I find myself feeling plucky as I embark upon this, my latest, adventure. Earlier in the week my sweet Alice had promised to buy me a Cadillac if I would agree not to turn on the heater this winter. I accepted under the terms that I may paint it to resemble the markings of the majestic, wild, rainbow trout. The bargain has been struck and I present to you the following diary so that history may remember my remarkable journey.
January 4, 2013
I awake to the sound of the cold wind whipping across the frozen tundra of my living room. Quickly remembering the day ahead of me, I don three different shirts, gloves and a hat. I then use my frosty, visible, breath to help me find true north. I head out to the kitchen for a hot cup of coffee to warm my frozen bones.
I woke Alice for her day at work with an accurate (at least as I saw it) weather report which I demonstrated by showing her my trembling hands and chattering jaw. The cold weather must have already affected her brain because she said that i was “whining” and that I should “grow a pair” or “you would be much warmer if you put some pants on.” Clearly the pratterings of someone deep in the throws of stage four frost dementia. It will be in my best interest to let her get ready for work, quietly, whilst I huddle beneath every blanket we own.
I fear the cats have suffered from frost dementia as well. They are prancing about the house without clothing of any kind like it is the middle of summer. Best to avoid them now. They will be unpredictable and may soon become dangerous. The heater sits on the wall, mocking me. “Turn me on, Paul.” it laughs, “Save your own life.” I can resist. I must resist.
Alice called me on her first break. I immediately realize that it would be best not to let her know how bad it has gotten here. I walk into the kitchen so she will not hear the cracks and pops of the fire I have started on the couch. I have set fire to all of the curtains. It was the only way to stay alive. Poor dear, she talks like nothing is happening. She talks like she is at work, having a nice day. That is how frost dementia kills. For all I know she could be lost is a snow drift.
There are polar bears in the house. Tiny ones. They have killed the cats and are wearing their skins. They are indistinguishable from real cats in every way except one. The way they look at me. Hungry.
Alice called me at lunch. I never let on that I had barricaded myself in the bathroom so that I would not be eaten by bears. She told me that she had gotten mini tacos for lunch. I told her that I was making spaghetti. If it had not been for my uncanny ability to make microwave sounds, she could have very well seen through my ruse. The bears outside have taken to mimicking cats to lure me into a false sense of security. Beyond the meows of death I can still hear the heater’s cries. Temptation persists. I. must. not. surrender. I am getting hungry, though.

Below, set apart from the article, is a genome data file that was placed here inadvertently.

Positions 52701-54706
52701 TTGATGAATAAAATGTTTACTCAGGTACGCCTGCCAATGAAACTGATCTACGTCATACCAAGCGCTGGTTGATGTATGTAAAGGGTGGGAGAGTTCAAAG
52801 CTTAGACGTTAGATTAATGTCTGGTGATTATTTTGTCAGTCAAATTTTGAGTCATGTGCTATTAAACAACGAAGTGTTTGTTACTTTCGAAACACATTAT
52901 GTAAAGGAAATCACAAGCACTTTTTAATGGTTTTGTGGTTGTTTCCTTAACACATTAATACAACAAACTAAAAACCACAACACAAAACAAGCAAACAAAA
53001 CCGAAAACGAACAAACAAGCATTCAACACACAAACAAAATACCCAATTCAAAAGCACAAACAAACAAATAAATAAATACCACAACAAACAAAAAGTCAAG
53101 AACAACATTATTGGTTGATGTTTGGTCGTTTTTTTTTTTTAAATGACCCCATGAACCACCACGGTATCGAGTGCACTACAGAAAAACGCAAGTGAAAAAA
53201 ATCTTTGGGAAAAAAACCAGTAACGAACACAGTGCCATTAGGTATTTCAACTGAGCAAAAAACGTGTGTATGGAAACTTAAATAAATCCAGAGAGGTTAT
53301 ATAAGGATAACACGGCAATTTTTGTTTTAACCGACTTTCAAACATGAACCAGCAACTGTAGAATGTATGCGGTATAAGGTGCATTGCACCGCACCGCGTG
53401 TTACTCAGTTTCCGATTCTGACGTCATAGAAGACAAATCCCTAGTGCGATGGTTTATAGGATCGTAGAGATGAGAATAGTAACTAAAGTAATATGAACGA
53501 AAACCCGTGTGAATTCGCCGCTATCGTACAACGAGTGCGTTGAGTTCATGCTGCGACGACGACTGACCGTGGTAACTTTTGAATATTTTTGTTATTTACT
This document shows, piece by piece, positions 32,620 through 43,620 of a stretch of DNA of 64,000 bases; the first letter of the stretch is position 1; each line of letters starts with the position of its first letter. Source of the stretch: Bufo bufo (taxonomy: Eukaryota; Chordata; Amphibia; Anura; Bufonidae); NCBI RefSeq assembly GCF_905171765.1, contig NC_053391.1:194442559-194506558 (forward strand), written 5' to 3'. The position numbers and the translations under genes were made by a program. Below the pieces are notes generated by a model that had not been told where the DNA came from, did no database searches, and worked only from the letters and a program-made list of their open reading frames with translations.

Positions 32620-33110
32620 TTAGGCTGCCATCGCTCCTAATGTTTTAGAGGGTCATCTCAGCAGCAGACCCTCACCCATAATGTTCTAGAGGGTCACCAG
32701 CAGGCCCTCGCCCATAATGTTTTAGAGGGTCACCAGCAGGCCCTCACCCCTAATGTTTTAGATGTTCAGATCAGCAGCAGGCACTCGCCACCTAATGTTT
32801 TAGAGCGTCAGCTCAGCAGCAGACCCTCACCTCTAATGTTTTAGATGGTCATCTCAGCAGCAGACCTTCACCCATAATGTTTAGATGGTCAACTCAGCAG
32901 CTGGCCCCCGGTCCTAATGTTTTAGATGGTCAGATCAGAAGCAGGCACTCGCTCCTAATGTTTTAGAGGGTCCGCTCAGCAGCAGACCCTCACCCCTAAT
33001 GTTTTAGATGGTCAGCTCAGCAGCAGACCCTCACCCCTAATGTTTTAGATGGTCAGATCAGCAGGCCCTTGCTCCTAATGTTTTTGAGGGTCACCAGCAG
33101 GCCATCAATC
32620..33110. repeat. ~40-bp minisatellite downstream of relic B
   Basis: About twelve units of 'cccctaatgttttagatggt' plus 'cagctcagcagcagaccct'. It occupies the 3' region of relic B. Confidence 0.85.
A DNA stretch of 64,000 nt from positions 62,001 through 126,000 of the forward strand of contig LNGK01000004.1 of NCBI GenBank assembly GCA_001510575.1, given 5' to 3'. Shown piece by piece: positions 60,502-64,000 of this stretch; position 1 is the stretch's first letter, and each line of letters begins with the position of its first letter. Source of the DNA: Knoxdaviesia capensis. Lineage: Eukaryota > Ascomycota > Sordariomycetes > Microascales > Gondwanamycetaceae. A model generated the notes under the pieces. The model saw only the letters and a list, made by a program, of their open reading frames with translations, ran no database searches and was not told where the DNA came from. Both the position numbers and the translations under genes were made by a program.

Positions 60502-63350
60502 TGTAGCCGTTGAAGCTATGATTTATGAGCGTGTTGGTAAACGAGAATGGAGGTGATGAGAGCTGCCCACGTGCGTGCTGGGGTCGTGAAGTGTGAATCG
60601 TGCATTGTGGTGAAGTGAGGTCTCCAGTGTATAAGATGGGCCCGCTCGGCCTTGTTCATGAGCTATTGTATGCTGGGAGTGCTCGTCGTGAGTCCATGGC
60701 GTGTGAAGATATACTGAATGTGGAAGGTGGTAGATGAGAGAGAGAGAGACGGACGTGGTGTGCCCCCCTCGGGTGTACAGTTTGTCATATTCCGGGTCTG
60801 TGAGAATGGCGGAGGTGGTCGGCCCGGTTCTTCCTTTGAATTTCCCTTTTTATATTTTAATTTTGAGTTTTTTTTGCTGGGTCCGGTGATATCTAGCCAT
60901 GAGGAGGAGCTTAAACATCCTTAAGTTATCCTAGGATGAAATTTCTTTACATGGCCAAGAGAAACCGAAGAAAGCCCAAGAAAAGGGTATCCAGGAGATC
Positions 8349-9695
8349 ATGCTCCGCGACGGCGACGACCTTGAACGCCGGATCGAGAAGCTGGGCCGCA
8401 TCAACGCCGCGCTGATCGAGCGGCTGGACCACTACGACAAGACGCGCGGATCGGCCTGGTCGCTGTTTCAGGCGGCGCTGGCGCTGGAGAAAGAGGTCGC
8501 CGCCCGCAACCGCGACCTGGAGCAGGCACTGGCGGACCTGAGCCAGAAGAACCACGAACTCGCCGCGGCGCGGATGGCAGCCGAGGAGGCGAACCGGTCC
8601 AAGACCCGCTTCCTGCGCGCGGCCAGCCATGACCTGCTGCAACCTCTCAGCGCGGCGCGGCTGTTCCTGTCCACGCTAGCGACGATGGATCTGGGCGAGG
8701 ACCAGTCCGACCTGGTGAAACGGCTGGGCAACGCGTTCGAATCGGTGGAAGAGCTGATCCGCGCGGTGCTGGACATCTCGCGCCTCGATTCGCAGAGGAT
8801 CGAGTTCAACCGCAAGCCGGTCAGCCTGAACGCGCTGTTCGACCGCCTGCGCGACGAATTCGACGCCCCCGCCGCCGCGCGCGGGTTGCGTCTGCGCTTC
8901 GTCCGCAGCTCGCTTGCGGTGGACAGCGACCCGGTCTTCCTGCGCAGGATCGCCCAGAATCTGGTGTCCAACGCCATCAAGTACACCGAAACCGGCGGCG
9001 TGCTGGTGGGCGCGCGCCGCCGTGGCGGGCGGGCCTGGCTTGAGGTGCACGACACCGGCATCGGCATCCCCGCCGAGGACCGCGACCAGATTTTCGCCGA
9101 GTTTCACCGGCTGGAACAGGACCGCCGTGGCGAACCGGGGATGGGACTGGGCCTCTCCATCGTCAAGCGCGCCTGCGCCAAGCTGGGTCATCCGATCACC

I have found a way to fool the bears.
I will become one of them.
I have smudged ashes on my nose until it was black and am wearing one of Alice’s bras on my head so that I would look like a bear. I have also written “BEAR” on my forehead, just in case.
It seems to have worked. The “catbears” seem to take no notice of me. I have become one of them. I passed the test of eating food from their bowl. They have accepted me as one of their own. Maybe as their king. I have gathered them around me for warmth. We are watching an episode of Sherlock. Sherlock is really good.
My worst fears have come true. The frost dementia has affected me. I must warn others of my plight. The neighbors must know that this could happen to them, too. I feel crazed and unstable. I look even worse. I must let them know that I am not a threat. But how?
I am now off to warn my neighbors about the dangers of prolonged cold exposure. I am naked. This will show them that I mean no harm, that I have nothing to hide. I may never see my beautifully painted car, but that’s o.k. I have a higher calling now.
If I do not return, tell my wife that I loved her and that I have hidden all of her shoes.
Just in case.